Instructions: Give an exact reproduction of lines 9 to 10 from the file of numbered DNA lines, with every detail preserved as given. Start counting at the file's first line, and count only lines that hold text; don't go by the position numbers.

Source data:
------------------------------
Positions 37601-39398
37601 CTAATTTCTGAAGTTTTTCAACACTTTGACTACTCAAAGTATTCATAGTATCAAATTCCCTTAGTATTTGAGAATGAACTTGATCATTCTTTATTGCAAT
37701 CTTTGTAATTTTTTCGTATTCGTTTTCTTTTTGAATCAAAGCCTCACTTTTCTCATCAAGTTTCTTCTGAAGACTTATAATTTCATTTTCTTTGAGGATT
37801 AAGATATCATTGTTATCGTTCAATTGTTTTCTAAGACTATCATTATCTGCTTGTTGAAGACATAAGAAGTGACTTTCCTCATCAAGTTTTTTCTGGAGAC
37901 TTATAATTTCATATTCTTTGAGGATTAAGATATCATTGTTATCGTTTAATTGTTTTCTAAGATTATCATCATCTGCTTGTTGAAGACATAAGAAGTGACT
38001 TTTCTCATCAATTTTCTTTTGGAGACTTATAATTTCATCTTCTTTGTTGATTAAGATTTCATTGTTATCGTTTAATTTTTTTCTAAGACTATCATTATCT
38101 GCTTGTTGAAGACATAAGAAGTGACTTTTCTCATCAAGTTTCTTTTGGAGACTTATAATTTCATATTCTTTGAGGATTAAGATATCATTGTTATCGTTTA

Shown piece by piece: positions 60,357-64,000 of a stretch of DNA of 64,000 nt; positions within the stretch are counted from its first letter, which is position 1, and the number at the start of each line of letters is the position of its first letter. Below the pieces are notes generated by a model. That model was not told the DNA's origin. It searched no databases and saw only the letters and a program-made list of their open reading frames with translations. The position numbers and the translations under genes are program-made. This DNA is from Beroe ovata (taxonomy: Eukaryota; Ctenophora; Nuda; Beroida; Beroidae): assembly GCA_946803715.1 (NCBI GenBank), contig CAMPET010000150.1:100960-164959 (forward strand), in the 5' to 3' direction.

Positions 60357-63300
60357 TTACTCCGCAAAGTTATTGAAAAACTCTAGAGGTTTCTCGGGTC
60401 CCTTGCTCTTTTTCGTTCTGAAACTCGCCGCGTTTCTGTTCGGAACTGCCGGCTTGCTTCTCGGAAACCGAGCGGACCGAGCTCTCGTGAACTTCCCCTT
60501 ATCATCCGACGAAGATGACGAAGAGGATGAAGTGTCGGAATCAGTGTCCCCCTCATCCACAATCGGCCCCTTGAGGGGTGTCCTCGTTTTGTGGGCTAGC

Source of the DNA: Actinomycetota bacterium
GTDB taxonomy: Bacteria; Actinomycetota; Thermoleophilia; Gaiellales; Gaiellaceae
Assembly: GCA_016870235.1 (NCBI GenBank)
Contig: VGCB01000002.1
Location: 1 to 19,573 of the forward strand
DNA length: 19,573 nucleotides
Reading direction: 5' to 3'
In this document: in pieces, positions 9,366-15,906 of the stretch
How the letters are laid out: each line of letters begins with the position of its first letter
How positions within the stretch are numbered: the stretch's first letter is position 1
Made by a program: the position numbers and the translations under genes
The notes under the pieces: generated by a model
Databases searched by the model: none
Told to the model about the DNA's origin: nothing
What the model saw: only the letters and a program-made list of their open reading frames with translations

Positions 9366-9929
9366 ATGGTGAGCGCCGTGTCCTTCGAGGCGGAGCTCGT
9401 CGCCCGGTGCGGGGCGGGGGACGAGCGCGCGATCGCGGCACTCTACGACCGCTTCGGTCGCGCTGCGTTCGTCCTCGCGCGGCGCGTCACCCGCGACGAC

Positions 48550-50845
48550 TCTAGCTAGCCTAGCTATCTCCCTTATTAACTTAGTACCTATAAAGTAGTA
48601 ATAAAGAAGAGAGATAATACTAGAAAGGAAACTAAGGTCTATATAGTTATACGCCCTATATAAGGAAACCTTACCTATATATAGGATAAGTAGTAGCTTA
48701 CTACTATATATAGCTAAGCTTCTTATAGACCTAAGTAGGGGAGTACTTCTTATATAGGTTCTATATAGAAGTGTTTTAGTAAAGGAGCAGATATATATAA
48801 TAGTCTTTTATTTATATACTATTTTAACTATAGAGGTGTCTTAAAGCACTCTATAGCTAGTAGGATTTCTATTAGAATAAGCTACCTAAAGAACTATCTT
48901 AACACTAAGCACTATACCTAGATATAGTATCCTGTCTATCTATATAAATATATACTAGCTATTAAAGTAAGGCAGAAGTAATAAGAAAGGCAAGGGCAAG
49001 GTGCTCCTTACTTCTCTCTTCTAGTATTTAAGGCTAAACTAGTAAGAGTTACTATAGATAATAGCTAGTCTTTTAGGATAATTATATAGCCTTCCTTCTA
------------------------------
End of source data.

Positions 60357-63300
60357 TTACTCCGCAAAGTTATTGAAAAACTCTAGAGGTTTCTCGGGTC